A majestic biography of “history’s most creative genius.”
With many exceptional popular history books under his belt, Isaacson (History/Tulane Univ.; The Innovators: How a Group of Hackers, Geniuses, and Geeks Created the Digital Revolution, 2014, etc.) is close to assuming the mantle currently held by David McCullough. Here, Isaacson takes on another complex, giant figure and transforms him into someone we can recognize. The author believes the term “genius” is too easily bandied about, but Leonardo (1452-1519), from the tiny village of Vinci, near Florence, was “one of the few people in history who indisputably deserved—or, to be more precise, earned—that appellation.” He was self-taught and “willed his way to his genius.” With joyous zest, Isaacson crafts a marvelously told story “of a misfit: illegitimate, gay, vegetarian, left-handed, easily distracted, and at times heretical.” Like a child in a candy store, Isaacson often stops to exclaim; he shares his enthusiasm, and it’s contagious. For the author, the starting point are da Vinci’s notebooks, all 7,200 pages, the “greatest record of curiosity ever created.” Da Vinci’s groundbreaking, detailed drawings charted the inner worlds of the skull, heart, muscles, brain, birds’ wings, and a working odometer, along with doodles and numerous to-do lists. In his iconic Vitruvian Man, completed when he was 38 and struggling to learn Latin, “Leonardo peers at himself with furrowed brow and tries to grasp the secrets of his own nature.” Isaacson is equally insightful with the paintings, of which there are few. The Last Supper is a “mix of scientific perspective and theatrical license, of intellect and fantasy.” Regarding the uncompleted Mona Lisa, he writes “never in a painting have motion and emotion, the paired touchstones of Leonardo’s art, been so intertwined.” As Isaacson wisely puts it, we can all learn from Leonardo.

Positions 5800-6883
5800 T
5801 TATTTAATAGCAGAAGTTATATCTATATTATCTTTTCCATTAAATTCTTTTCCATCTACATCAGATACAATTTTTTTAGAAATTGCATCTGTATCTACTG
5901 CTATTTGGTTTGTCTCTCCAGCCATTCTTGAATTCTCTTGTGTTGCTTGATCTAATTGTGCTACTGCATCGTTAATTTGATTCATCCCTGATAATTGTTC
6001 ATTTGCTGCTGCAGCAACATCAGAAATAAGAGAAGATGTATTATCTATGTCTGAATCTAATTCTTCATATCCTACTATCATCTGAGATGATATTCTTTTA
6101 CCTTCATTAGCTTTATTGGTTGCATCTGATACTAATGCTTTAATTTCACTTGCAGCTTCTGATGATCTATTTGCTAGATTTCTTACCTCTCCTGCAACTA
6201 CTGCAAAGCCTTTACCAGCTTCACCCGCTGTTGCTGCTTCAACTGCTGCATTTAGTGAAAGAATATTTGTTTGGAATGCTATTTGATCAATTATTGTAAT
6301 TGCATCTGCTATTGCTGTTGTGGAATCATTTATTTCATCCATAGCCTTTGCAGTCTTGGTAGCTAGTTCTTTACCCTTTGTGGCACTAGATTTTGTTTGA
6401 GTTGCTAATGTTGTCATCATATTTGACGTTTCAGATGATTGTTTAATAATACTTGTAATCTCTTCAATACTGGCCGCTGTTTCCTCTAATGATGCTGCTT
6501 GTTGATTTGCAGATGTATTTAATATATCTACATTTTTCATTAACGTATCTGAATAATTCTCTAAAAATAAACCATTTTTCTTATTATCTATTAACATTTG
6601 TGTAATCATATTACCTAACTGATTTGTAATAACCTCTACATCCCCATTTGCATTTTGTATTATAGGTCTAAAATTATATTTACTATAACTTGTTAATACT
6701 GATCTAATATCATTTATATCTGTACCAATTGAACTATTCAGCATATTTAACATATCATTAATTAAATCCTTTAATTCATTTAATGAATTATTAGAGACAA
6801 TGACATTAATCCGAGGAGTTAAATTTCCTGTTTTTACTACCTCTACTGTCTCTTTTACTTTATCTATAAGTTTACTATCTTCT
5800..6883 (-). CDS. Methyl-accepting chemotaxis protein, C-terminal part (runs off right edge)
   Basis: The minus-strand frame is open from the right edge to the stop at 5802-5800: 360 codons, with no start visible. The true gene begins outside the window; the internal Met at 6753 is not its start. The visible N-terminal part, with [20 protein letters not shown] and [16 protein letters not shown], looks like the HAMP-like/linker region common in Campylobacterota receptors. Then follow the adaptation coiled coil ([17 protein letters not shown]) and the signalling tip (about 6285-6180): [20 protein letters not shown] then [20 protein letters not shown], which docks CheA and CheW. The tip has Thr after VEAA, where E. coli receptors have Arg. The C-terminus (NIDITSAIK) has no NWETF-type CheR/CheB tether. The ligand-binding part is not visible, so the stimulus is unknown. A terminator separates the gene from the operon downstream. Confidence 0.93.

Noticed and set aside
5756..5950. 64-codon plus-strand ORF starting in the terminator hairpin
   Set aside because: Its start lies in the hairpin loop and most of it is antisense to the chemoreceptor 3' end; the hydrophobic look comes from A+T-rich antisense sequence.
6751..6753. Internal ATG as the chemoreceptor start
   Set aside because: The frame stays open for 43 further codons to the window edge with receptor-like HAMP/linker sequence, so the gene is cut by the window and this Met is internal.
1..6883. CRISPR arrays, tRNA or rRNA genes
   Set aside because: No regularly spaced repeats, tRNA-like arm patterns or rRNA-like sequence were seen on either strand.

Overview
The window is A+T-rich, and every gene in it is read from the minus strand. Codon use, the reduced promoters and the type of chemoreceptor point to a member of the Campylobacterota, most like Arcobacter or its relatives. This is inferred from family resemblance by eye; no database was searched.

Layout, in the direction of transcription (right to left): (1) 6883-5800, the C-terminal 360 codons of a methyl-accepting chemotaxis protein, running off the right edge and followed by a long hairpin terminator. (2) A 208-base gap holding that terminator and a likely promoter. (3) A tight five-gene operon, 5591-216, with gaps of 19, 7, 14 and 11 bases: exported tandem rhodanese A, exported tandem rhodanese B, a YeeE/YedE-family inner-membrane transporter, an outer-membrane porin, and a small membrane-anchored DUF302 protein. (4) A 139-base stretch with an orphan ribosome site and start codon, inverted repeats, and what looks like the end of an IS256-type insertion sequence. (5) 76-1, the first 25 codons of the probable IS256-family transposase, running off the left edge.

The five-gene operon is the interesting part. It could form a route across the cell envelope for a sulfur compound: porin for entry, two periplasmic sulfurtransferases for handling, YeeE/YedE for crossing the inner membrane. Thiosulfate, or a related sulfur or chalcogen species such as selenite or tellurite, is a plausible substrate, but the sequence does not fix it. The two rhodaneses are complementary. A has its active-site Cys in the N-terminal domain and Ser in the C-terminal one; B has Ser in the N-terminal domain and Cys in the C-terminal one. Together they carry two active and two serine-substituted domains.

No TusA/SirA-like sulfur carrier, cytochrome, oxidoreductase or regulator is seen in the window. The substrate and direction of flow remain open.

Totally enthralling, masterful, and passionate, this book should garner serious consideration for a variety of book prizes.